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This fall, Reddit is going to college

Grow your own college's subreddit and win this fall


Kevin Morris


Posted on Aug 4, 2011   Updated on Jun 3, 2021, 3:37 am CDT

Reddit is making a big push to expand on college campuses this Fall with its first ever Grow a College Subreddit competition.

Subreddits are basically just sections of the social news site site — communities devoted to a specific interest or place. Dozens of college subreddits already exist, but some have fallen quiet, and some are devoted only to the school’s athletics teams.

“While not every school has a top 20 athletic team,” wrote Reddit intern Josh Irwin, announcing the contest on the site’s official blog, “every school does have students, and all students have something to say, so why not get them on reddit.”

The competition ends in September. Prizes include Reddit swank and, potentially, a meet-up hosted by the Reddit admins themselves.

And while the contest is a good way to enliven some quiet college subreddits and create some new ones, it’s also a smart way to pull in even more of the 20-something demographic — the golden goose for web advertisers.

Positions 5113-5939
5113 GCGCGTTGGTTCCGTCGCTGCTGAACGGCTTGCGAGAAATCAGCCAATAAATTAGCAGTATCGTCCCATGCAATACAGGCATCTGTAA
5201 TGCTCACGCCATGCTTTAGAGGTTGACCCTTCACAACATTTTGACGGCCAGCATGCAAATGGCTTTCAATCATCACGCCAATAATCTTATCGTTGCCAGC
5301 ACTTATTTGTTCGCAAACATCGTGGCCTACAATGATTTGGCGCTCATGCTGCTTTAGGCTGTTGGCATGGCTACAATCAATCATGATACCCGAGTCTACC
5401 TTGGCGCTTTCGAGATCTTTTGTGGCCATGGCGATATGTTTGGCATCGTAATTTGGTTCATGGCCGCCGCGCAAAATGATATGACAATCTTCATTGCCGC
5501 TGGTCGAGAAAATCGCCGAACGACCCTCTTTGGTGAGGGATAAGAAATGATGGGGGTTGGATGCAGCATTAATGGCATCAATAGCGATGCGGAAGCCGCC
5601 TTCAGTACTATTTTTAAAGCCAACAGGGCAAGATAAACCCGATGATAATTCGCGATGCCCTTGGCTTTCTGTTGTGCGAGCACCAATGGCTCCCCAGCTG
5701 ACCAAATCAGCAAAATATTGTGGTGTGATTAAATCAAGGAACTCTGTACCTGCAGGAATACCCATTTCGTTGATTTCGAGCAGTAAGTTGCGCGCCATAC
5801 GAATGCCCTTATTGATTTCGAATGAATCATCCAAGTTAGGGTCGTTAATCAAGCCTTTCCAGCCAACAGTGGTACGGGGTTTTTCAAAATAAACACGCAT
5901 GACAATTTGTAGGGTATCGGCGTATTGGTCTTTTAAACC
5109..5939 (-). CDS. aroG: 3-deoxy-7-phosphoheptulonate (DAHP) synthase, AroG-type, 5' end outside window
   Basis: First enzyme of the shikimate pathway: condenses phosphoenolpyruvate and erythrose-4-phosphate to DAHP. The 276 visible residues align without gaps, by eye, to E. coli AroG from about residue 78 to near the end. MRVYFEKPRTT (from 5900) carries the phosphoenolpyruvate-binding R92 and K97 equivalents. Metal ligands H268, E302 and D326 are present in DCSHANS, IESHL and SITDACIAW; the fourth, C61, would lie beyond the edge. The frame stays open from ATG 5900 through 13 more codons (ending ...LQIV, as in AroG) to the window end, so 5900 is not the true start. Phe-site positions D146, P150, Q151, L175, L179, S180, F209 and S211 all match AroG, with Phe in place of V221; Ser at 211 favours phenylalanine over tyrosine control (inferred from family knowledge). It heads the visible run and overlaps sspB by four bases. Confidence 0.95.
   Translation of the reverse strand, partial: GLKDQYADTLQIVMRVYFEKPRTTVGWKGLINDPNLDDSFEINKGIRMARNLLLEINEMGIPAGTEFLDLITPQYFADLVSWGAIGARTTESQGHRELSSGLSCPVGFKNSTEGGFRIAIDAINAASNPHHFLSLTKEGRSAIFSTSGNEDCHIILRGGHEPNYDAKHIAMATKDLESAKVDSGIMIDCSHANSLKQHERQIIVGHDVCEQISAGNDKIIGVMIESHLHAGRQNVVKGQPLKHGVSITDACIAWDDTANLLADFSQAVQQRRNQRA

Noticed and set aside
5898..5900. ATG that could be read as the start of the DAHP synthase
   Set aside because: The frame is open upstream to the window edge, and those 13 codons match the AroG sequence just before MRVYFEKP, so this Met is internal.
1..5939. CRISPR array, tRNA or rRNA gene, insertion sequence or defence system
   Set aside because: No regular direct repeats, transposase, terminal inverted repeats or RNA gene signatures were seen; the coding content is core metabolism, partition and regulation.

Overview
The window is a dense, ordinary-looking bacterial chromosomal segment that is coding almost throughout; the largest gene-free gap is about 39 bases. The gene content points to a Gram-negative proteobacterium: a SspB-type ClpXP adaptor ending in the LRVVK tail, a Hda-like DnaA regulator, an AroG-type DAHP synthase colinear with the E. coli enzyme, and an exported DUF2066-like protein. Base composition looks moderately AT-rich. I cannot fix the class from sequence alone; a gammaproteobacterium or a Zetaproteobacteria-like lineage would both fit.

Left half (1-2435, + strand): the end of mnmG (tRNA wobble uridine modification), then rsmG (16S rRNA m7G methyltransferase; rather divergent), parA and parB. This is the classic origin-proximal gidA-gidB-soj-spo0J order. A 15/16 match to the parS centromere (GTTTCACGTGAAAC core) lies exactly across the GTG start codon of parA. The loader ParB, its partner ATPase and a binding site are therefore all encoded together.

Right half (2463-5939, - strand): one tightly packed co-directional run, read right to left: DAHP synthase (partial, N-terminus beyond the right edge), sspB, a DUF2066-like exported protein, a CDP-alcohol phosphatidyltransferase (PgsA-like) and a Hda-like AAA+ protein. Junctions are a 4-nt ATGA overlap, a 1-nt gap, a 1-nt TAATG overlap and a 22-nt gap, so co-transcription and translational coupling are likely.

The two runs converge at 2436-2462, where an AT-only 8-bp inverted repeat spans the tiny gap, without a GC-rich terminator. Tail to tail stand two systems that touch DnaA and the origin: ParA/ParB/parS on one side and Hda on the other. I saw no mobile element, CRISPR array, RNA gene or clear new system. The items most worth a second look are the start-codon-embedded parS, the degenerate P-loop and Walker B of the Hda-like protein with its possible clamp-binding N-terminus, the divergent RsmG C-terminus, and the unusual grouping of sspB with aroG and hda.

Users in that age group are already a big part of Reddit’s core demographic. But who can blame the site for trying to bring even more into the fold? College campuses are great places to grow (just ask Facebook).

But on a site where growth is often accompanied by a perceived drop in quality content, some redditors were already wringing their hands.

“The last thing reddit needs is an influx of college students who don’t pay attention to reddiquette,” wrote redditor ladt420, referencing Reddit’s internal etiquette guidelines. “I’m looking forward to saying ‘get off my lawn’ a lot more.”

Worries like this are as old as the Internet. It even has a term: Eternal September.

In the early 90s, back when you had to be a serious nerd to be online at all, the de-facto forum for online discussion was Usenet.

But every September, a new batch of college freshman would flood Usenet,. Those users had a tendency to disrupt discourse, so September gained a reputation as a time when quality dropped. Then, when AOL opened its floodgates to Usenet, users dubbed it an “Eternal September” — a permanent decline in the quality of discourse.

But Reddit is different. As we reported on in June, the site is remarkably good at handling growth. A user’s experience is largely in his or her own hands.

That’s because subreddits are potentially infinite. If you don’t like something, move somewhere else.

So will the college competition end up ruining Reddit? Not likely.

Will it result in a lot of nerdy college chest thumping? Most definitely.

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*First Published: Aug 4, 2011, 11:16 am CDT